In this paper, I’ll mainly be talking about a practice called Orgasmic Meditation (OM). This is a mindful consciousness practice that has shown striking changes in the lives of its practitioners, including reduced depression, increased energy and vitality, increased connection with oneself and others, and mystical experiences comparable in effect to moderate doses of psilocybin given in research settings (e.g., see Daedone, 2012; Siegel & Emmert-Aronson, 2019; Prause, Siegle, & Coan, 2021). Briefly, OM is a mindful sexuality practice, where one person strokes another person’s clitoris for 15 minutes, with no goal other than to feel the sensations in each of their bodies. After the 15 minutes, they share a few words about the physical sensations they felt, and that ends the experience. Detailed explanations, including a clear list of steps and the reasons for each step are available elsewhere (Institute of OM, 2019).
While this practice has become much more widespread over the past 15 years, it has yet to become commonplace. Because of that, in addition to describing the ways that OM transcends sex, I will also be using an analogy of yoga and exercise. Much as OM is sometimes mischaracterized as sex, yoga is sometimes mischaracterized simply as exercise. In the following pages, we will delve into the similarities and differences.
Is Yoga Simply Exercise?
Despite being a health and wellness practice for approximately 5,000 years (Werner, 1977), yoga first gained notice in the western world in the mid 1800s (Besaw, 2014), and only grew in popularity over the course of the last 50 years. Current estimates suggest there are over 50 million yoga practitioners in the United States as of 2020, more than doubling from 20.4 million just eight years prior (Zuckerman, 2020).
At the same time, yoga has faced a great deal of resistance in the United States. Early yoga practitioners were deemed eccentric or even cultish. Even in the past 20 years various religions, including fundamentalist Christian and Muslim groups, have denigrated yoga, with the Catholic church warning Christians against yoga and other “New Age practices” in their 2003 report (Pontifical Council for Culture & Pontifical Council for Interreligious dialogue, 2003). Perhaps in part due to this, yoga teachers in the mid-1900s looked for ways of making the practice more mainstream, emphasizing the physical practices (e.g., exercise and stretching) and minimizing the meditative and spiritual aspects.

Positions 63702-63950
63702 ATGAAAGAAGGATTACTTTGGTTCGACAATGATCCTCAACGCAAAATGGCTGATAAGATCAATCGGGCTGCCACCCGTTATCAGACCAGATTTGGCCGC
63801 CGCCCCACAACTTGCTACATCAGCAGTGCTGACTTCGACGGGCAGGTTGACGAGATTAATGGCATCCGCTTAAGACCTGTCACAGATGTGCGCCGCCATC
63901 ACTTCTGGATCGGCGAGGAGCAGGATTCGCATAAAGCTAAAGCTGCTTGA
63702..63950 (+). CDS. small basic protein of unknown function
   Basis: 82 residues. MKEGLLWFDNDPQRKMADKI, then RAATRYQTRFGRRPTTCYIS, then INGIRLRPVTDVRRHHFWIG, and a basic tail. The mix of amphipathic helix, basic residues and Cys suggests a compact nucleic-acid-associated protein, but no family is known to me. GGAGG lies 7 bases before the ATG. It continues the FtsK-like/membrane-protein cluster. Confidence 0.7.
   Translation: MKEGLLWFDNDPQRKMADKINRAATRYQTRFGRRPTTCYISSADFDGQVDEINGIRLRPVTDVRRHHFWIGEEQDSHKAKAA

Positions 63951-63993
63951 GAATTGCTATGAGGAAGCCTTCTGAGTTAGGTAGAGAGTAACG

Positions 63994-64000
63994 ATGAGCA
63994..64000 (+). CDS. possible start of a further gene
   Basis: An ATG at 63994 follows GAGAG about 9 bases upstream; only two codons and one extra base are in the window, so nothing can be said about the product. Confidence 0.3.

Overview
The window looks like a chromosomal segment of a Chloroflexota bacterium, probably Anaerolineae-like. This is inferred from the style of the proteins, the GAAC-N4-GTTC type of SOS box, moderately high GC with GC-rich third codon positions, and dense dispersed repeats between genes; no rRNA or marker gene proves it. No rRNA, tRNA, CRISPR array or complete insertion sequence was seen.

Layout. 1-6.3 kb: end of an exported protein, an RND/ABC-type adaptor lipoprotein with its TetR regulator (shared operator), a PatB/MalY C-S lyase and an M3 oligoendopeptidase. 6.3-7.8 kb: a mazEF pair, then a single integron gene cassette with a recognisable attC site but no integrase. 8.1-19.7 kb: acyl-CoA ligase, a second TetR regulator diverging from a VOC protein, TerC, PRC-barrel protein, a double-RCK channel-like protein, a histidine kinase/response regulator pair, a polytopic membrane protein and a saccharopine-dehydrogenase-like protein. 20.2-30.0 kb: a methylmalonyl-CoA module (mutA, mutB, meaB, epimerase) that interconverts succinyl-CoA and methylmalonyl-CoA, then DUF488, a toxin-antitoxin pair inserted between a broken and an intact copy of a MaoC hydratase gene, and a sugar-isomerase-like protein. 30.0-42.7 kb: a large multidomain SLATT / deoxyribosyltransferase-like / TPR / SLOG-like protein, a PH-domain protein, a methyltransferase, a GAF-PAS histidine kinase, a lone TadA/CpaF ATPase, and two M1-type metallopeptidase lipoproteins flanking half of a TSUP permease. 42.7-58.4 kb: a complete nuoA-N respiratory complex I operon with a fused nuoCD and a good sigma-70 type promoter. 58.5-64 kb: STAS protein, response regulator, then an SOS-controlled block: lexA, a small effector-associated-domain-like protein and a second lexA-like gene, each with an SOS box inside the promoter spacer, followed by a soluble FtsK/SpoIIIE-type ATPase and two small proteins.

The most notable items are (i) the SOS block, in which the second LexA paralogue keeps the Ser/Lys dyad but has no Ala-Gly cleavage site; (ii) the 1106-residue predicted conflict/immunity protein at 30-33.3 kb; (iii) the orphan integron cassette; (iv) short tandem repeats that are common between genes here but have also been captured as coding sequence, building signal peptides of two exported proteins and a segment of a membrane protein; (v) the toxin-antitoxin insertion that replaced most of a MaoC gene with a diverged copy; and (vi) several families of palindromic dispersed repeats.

While this focus on the physical reduced some objections to yoga, it also reduced what yoga had to offer. An early study of yoga compared XX yoga study from duke XX yoga to aerobic exercise, on measures of aerobic capacity (e.g., VO2 max). While students engaging in exercise increased their VO2 max, the students engaging in yoga showed no change in aerobic capacity, even showing a non-significant decrease in VO2 max. In contrast, however, they reported improvements across a range of psychosocial variables, including sleep, energy, health, social relationships, family relationships, self-confidence, and life satisfaction. More recent studies comparing yoga and exercise have found physical gains in yoga (e.g., respiratory rate, peak flow, strength, and balance), though still no significant increase in vo2 max (Hovsepian et al., 2013; XX Wisconsin study).
While these studies focusing on the physical health benefits of yoga were broadly positive, though with some notable gaps (i.e., vo2 max), the psychosocial benefits of yoga have been consistent and strong. In an aptly named study “Is there more to yoga than exercise?” Smith and colleagues (2011) assigned participants with depression, anxiety, or stress to either a yoga or exercise group. Participants in both groups reported decreases in depression, but only the